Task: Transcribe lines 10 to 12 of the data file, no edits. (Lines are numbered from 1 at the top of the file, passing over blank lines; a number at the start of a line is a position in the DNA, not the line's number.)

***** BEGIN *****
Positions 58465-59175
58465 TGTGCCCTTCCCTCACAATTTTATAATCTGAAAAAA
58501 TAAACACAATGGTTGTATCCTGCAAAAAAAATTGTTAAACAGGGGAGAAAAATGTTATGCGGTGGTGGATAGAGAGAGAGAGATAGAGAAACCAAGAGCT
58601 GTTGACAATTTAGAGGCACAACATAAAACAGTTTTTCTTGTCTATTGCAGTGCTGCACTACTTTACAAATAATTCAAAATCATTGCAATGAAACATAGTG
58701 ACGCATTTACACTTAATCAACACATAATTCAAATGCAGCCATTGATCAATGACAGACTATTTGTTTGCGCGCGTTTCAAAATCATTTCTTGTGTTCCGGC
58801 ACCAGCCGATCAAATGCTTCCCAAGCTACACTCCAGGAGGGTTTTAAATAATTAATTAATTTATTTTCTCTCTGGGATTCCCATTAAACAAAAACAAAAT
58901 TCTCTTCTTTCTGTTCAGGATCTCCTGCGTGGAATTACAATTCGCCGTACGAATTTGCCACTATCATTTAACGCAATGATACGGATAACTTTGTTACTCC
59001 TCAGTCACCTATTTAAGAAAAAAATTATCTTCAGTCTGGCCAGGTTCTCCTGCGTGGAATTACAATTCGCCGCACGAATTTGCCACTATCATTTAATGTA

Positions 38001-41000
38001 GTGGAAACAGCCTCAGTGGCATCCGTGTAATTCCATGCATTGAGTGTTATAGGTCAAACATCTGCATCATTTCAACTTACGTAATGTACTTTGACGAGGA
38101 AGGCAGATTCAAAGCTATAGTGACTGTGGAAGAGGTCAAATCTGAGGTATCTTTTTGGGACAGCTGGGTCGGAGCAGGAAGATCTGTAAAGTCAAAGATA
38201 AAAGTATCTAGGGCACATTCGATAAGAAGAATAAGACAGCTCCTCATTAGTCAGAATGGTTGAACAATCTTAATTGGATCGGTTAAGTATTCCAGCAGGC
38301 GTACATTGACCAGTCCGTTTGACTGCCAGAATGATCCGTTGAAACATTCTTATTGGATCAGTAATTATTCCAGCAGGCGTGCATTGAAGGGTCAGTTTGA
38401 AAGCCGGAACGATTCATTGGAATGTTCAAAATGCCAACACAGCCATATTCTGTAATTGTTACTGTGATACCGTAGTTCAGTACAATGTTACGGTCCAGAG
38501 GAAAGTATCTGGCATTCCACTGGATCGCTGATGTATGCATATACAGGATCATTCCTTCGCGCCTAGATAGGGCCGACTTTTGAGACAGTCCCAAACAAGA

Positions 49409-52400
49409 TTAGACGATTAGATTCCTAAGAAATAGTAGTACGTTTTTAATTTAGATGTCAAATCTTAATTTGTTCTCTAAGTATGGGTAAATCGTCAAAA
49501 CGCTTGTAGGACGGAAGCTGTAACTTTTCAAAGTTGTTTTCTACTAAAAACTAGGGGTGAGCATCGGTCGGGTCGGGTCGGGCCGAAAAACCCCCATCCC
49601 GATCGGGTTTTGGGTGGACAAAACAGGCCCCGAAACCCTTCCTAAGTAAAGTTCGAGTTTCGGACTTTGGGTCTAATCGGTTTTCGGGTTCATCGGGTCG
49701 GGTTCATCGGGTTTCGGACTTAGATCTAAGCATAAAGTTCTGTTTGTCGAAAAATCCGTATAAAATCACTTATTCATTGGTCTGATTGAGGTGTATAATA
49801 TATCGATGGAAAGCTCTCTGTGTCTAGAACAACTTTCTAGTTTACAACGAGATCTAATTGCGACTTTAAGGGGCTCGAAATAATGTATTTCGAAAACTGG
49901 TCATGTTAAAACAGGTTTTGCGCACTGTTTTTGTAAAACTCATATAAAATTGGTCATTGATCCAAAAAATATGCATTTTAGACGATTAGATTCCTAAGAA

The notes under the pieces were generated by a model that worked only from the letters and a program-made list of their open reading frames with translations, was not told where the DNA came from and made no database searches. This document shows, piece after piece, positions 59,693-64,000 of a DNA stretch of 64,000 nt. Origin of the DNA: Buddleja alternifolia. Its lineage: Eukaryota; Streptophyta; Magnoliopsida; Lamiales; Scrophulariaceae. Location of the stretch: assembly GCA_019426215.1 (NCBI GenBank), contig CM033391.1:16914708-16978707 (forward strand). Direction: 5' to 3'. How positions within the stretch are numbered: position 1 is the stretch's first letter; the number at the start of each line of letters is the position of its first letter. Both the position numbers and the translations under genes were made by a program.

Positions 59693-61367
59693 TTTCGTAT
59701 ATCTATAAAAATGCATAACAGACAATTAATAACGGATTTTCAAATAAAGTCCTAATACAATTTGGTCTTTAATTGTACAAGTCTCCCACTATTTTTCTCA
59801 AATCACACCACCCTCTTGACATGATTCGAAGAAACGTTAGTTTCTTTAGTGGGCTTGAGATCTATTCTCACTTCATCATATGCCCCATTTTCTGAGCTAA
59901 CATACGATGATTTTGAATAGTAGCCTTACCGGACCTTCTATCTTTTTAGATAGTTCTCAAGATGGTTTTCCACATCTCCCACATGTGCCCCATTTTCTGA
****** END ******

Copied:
38001 GTGGAAACAGCCTCAGTGGCATCCGTGTAATTCCATGCATTGAGTGTTATAGGTCAAACATCTGCATCATTTCAACTTACGTAATGTACTTTGACGAGGA
38101 AGGCAGATTCAAAGCTATAGTGACTGTGGAAGAGGTCAAATCTGAGGTATCTTTTTGGGACAGCTGGGTCGGAGCAGGAAGATCTGTAAAGTCAAAGATA
38201 AAAGTATCTAGGGCACATTCGATAAGAAGAATAAGACAGCTCCTCATTAGTCAGAATGGTTGAACAATCTTAATTGGATCGGTTAAGTATTCCAGCAGGC